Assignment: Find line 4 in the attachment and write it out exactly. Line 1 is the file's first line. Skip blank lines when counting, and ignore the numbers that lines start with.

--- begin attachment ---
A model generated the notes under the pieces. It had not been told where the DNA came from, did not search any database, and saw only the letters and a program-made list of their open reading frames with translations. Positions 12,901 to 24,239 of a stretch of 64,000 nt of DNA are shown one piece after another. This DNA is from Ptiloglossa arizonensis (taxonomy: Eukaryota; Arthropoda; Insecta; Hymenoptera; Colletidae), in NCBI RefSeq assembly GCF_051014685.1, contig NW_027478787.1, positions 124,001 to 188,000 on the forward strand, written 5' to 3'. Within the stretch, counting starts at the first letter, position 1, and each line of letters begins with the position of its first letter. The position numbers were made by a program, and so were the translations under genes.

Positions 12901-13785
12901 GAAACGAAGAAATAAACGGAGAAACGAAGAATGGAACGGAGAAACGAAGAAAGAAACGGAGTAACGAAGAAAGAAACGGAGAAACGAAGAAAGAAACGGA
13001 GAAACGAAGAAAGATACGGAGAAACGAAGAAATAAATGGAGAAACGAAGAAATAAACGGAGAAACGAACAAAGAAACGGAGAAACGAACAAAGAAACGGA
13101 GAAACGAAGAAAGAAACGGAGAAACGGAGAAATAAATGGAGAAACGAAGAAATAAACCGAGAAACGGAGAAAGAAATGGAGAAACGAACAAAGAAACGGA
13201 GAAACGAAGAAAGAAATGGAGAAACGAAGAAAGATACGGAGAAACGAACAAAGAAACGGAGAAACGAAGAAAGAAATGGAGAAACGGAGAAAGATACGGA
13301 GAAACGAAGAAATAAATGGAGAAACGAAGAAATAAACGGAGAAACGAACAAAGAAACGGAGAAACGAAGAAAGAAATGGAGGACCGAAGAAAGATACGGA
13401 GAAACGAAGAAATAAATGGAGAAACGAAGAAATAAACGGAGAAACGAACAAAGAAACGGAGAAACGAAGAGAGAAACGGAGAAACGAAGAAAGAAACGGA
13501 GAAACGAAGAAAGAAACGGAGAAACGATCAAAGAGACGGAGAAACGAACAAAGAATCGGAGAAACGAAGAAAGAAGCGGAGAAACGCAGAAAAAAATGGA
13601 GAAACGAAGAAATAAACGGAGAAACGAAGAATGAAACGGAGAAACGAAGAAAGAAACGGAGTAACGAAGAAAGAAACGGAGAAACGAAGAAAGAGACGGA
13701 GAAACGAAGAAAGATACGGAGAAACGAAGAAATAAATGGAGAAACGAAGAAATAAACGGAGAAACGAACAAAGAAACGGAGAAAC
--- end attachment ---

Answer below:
13001 GAAACGAAGAAAGATACGGAGAAACGAAGAAATAAATGGAGAAACGAAGAAATAAACGGAGAAACGAACAAAGAAACGGAGAAACGAACAAAGAAACGGA